(Reuters) – A 14-year-old South Carolina boy shot and killed his father then drove to an elementary school playground where he wounded two children and a teacher with a handgun before being tackled by a firefighter who held him for police, authorities said on Wednesday.
The suspect, whose name has not been released, was accused by police of fatally shooting his 47-year-old father, Jeffrey DeWitt Osborne, then driving a pickup truck about 2 miles (3.2 km) to Townville Elementary School where he crashed into a fence surrounding the playground.
After the teenager began shooting, volunteer firefighter Jamie Brock pinned him down while staff led children to safety inside the building, Anderson County emergency services director Taylor Jones told a news conference.
Police arrived within seven minutes of a teacher calling 911 to take the suspect into custody at the school in Anderson County, near the Georgia state line about 100 miles (160 km) northeast of Atlanta. The shooter never entered the building, said Chief Deputy Keith Smith.
Authorities do not know the motivation of the shooting but ruled out race as both the shooter and victims were white.
U.S. schools have taken added security precautions since 2012 when a gunman shot and killed 20 children and six educators at Sandy Hook Elementary School in Newtown, Connecticut.
Brock, a 30-year veteran of the Townville Volunteer Fire Department, was hailed on social media as a hero and credited with preventing another school massacre.
“(He) was there in the hot scene and risked his life to mitigate this incident,” Jones said. “He just used enough force to take him to the ground.”
One of the victims, 6-year-old Jacob Hall who police say was shot in the leg, remained in critical condition, Greenville Health System spokeswoman Sandy Dees said.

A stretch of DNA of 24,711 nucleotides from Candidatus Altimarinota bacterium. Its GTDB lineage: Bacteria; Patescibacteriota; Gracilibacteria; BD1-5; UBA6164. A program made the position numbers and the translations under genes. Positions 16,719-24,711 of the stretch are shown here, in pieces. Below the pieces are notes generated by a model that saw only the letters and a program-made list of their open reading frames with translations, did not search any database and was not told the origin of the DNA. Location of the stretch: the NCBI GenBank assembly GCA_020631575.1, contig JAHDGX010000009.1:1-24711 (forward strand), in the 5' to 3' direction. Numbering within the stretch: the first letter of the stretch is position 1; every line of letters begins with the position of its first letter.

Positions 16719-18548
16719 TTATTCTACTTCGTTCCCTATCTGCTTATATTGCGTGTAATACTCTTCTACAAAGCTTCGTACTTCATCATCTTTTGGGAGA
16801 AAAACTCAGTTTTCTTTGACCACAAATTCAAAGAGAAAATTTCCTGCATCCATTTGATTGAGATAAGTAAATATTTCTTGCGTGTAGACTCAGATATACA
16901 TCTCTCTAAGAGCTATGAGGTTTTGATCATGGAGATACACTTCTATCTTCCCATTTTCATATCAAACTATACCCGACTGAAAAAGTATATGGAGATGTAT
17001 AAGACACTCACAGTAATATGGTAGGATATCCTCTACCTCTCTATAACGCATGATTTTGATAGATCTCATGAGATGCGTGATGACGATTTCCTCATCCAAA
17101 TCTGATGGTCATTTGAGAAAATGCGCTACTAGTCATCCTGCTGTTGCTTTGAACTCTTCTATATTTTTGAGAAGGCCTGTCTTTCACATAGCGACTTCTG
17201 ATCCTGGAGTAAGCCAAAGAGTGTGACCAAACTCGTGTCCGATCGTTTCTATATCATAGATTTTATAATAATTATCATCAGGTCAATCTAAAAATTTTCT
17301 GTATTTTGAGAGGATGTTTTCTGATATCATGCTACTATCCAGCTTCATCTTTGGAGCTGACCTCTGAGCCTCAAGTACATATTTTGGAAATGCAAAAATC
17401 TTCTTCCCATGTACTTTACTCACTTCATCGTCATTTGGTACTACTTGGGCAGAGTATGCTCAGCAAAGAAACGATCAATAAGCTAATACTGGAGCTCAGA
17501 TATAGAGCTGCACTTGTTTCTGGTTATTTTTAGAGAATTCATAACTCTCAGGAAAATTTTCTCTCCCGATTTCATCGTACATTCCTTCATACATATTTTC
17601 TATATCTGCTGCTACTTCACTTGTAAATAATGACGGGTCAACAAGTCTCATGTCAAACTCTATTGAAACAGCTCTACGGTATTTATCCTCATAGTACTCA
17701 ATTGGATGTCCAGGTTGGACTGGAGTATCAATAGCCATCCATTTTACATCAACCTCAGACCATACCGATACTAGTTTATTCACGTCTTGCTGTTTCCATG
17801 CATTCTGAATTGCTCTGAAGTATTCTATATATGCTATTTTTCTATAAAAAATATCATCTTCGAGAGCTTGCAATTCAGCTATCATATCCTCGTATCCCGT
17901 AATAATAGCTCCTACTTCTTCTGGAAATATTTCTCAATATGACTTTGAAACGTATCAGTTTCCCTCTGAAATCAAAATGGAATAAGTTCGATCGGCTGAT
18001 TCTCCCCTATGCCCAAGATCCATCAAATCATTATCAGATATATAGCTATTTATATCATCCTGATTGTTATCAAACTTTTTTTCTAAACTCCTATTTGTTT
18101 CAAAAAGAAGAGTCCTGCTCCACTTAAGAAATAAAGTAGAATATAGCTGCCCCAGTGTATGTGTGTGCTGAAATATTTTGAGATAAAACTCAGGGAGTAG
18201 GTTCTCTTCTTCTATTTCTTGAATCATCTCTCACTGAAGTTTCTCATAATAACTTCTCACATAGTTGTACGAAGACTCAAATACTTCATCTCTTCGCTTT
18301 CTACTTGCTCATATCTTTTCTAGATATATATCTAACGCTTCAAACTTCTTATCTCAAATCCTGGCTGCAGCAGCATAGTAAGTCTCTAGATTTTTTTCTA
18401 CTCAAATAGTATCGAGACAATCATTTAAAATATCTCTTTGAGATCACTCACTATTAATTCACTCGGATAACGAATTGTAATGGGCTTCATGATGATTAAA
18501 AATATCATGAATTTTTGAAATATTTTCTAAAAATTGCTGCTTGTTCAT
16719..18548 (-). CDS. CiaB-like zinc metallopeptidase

The other boy and a female teacher were treated and released, said Ross Norton, a spokesman for AnMed Health Medical Center. The boy, who local media reported was 6 years old, was shot in the foot and the teacher in the shoulder, authorities said.
SUSPECT CALLED GRANDMOTHER
Anderson County Sheriff’s Office Captain Garland Major told reporters he did not know the relationship between the shooter and those wounded at the school.
Authorities said the suspect was home-schooled and called his grandmother who went to his home and found the boy’s father had been shot.
“She could not make out what he was saying because he was crying and upset and so they went to the house … and that’s when she discovered her son and called 911,” coroner Greg Shore told a news conference on Wednesday night.
Immediately after the shooting, armed officers guarded students as they were evacuated from the school and taken by bus to a nearby church, local media said. Television images showed police swarming the school, with some officers on the roof while others moved around the building.
Jamie Meredith, whose daughter is in kindergarten at Townville Elementary, told WYFF news that she panicked after getting word of the shooting. Her daughter is OK but described a scene of scared and crying children.
“I’m just scared,” Meredith said through tears as she was interviewed by WYFF. “I don’t even want her to go to school now.”
About 280 students attend the school.
The incident was the latest in a series of shootings at U.S. schools that have fueled the debate about access to guns in America.
Earlier this month, a 14-year-old girl shot and wounded a fellow student at a rural Texas high school and then died of a self-inflicted gunshot wound.
South Carolina Governor Nikki Haley is due to meet with law enforcement officials in the area this evening, Jones said.
(Additional reporting by Colleen Jenkins in Winston-Salem, N.C., Curtis Skinner in San Francisco and Laila Kearney in New York; Writing by Lisa Shumaker; Editing by Andrew Hay and Peter Cooney)